On Monday (11), federal deputy Célia Xakriabá (Socialism and Freedom Party, Minas Gerais state) filed a bill with the Chamber of Deputies seeking to combat violence against Indigenous women. The text, already called bill (PL, in Portuguese) 4381/2023, establishes procedures to be adopted by police units and other bodies of the public security system to assist female Indigenous victims. The proposal targets all types of violence, such as physical, psychological, sexual, verbal, property, moral and political abuse.
The bill provides for specialized support, including everything from assistance at police stations to procedural guidance in cases where a restraining order is asked. It also creates the so-called “Multidisciplinary Support Network”, which may include “members of civil society, people’s lawyers, psychologists, anthropologists, social workers and the like”.
The idea is to promote an association between the network and public authorities through an agreement of technical cooperation so that assistance to victims is properly monitored. This monitoring may include emergency procedures, health care, as well as public safety, justice and social assistance measures.
“The bill aims to support all Indigenous women who put their bodies, minds and hearts into protecting their own lives and caring for the environment. We understand that, in addition to the violence listed by the Maria da Penha Law, Indigenous women are still prone to being victims of political violence, because they protect land and Mother Earth. Therefore, they often need to fight against sexism embedded within communities so that their peoples resist and survive”, writes Xakriabá in the bill’s text.
The bill also provides for the promotion of actions such as conversation circles, debates and lectures on the concept of violence against Indigenous women. The text determines the presence of interpreters within communities to disseminate this kind of information among women. “We want to guarantee, for instance, the presence of more than one interpreter in cases of violence, as it is possible that the interpreter appointed to a case may be a relative/friend of the aggressor and puts into question the victim’s word”, argues the federal deputy.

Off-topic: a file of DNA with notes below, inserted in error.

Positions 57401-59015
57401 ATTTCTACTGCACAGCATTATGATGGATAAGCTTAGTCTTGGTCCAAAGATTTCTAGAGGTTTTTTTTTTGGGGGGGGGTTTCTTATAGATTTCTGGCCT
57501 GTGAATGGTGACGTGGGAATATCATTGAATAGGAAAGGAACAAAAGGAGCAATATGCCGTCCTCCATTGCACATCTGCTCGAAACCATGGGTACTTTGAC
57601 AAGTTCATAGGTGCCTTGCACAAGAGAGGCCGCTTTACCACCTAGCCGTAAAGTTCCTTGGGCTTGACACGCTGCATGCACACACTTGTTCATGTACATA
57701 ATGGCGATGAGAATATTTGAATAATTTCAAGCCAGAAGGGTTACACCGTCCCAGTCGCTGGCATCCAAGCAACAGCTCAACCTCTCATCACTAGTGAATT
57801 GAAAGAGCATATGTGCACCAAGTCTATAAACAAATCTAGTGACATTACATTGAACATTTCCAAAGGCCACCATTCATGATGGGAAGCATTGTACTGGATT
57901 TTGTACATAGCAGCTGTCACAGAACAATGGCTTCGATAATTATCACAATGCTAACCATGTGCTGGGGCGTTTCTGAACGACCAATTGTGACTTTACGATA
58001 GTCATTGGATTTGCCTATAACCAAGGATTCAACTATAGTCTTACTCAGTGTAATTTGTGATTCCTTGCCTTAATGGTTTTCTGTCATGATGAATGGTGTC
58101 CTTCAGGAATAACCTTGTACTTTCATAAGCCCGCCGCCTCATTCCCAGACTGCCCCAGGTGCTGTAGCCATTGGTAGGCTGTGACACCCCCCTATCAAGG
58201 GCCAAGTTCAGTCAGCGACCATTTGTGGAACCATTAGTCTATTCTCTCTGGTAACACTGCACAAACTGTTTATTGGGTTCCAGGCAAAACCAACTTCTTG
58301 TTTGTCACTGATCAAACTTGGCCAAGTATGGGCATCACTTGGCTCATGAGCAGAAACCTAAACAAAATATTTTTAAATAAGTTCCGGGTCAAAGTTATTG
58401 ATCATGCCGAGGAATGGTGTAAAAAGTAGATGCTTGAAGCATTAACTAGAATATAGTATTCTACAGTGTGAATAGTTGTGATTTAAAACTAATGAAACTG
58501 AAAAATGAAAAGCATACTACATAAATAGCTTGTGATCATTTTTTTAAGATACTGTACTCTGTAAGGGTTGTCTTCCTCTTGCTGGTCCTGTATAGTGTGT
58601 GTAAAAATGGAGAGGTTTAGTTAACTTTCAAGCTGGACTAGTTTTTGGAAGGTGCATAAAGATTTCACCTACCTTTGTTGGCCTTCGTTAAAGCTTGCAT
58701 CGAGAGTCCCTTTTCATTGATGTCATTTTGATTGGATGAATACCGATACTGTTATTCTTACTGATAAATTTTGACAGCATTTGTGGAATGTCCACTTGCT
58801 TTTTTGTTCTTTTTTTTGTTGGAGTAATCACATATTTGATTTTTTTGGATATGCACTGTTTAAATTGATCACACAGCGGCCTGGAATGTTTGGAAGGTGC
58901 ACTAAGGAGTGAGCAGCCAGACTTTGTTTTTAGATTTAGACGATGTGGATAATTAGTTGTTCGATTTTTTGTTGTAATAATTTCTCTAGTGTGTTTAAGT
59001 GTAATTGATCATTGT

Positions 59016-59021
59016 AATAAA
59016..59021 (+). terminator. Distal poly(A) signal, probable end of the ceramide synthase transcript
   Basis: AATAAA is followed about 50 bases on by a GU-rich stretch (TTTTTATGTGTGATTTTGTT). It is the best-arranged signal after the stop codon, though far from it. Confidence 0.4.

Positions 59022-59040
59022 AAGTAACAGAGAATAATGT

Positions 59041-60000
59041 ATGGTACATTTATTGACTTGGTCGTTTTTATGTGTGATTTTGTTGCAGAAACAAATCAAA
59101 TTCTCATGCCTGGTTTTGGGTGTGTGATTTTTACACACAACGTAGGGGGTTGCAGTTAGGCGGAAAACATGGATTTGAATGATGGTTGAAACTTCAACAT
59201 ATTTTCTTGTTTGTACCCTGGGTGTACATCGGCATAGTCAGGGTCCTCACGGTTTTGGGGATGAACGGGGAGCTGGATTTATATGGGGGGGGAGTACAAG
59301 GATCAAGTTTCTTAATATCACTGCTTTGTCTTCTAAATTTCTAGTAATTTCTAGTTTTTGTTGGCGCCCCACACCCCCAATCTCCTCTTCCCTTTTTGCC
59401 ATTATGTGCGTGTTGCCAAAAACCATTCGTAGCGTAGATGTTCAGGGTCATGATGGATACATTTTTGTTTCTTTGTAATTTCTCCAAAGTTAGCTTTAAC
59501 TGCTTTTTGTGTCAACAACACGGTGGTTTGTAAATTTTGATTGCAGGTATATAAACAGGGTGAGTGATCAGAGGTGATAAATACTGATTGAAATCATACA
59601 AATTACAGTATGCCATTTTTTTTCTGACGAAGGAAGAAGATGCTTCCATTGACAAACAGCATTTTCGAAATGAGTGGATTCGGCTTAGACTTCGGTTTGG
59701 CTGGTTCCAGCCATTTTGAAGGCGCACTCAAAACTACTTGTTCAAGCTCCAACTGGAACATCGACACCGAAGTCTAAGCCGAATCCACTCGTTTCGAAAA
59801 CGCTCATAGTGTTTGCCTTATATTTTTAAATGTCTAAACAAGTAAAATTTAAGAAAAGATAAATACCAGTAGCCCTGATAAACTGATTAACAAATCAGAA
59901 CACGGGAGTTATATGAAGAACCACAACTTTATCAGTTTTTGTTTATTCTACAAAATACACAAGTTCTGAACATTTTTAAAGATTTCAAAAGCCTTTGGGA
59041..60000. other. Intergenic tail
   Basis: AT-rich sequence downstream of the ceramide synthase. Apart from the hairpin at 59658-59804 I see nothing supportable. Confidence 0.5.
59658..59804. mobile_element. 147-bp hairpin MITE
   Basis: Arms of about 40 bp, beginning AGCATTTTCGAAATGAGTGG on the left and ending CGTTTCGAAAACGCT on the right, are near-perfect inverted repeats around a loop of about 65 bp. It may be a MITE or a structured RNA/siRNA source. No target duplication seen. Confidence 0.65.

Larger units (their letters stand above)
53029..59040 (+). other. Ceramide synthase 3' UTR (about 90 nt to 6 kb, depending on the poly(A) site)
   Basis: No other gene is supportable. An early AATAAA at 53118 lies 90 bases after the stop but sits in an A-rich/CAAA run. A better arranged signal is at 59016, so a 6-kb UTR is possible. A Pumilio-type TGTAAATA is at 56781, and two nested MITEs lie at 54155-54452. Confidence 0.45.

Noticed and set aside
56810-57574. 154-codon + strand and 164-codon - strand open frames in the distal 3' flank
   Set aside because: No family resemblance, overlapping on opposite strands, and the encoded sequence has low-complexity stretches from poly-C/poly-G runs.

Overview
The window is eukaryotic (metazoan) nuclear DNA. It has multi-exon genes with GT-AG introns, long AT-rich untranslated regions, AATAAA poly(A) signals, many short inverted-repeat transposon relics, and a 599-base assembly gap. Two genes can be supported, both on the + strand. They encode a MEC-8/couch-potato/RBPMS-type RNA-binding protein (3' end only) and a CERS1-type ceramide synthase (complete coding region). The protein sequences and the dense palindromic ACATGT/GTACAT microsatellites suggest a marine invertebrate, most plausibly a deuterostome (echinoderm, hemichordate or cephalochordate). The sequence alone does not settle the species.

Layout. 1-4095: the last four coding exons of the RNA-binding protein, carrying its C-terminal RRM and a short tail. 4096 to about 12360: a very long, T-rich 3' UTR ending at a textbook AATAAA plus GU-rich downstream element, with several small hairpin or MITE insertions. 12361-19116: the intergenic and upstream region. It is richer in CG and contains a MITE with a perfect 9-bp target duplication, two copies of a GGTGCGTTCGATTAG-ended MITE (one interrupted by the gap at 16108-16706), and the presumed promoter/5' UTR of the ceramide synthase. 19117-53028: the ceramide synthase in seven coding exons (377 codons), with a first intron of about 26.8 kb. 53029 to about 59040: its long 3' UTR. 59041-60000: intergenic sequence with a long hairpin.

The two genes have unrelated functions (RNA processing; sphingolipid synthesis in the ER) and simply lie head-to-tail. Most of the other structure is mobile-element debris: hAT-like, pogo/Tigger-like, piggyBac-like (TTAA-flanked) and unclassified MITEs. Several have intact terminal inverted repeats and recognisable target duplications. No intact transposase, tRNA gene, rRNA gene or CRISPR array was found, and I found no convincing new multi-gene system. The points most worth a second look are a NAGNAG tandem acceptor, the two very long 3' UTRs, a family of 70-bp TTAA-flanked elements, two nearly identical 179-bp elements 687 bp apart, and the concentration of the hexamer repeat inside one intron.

The bill creates the so-called “Indigenous Women’s Service Agenda” and an annual calendar of events related to the topic, with plans to carry out joint assistance efforts. The bill does not mention specific dates for these actions. The text also provides for the availability of a national telephone service specially designed to receive and forward reports of violence against Indigenous women in Brazil. The service must be connected to specialized police stations and the Public Prosecutor’s Office, in order to make it easier to start legal proceedings.
“It will not compete with the Maria da Penha Law. We (Indigenous women) continue to die and be raped inside and outside our territories. Our bodies demand respect and need to be seen amid this death process. We do not want other girls and women to go through this”, says Braulina Baniwa, from the National Articulation of Indigenous Women, Warriors of Ancestralities (Anmiga, in Portuguese).
Indigenous leader Irê, from the Jenipapo-canindé people in Ceará, draws attention to the fact that violence against women in traditional communities is a phenomenon directly related to the cultural influence of non-Indigenous populations on these territories, a direct consequence of European colonization.
“For us, gender-based violence within Indigenous lands is a colonizer thing. Some people still believe in (the idea) that treating badly a woman is cultural, and it is not. We are here to demystify it and say that this is not culture. Our ancient peoples did not teach us to be violent, to practice the type of violence that Indigenous women face in their territories.”
The bill was announced by Célia Xakriabá in the presence of the Minister of Indigenous Peoples, Sônia Guajajara, and other women who were at the Chamber of Deputies this Monday, 11, to attend the opening ceremony of the 3rd Indigenous Women March – Women-Biome Defending Biodiversity through Ancestral Roots. In total, 500 members of traditional communities gathered at the Chamber of Deputies for a solemn session to pay homage to the march. The bill was mentioned as an initiative on the political agenda of participants in the event.
Edited by: Nadini Lopes and Thalita Pires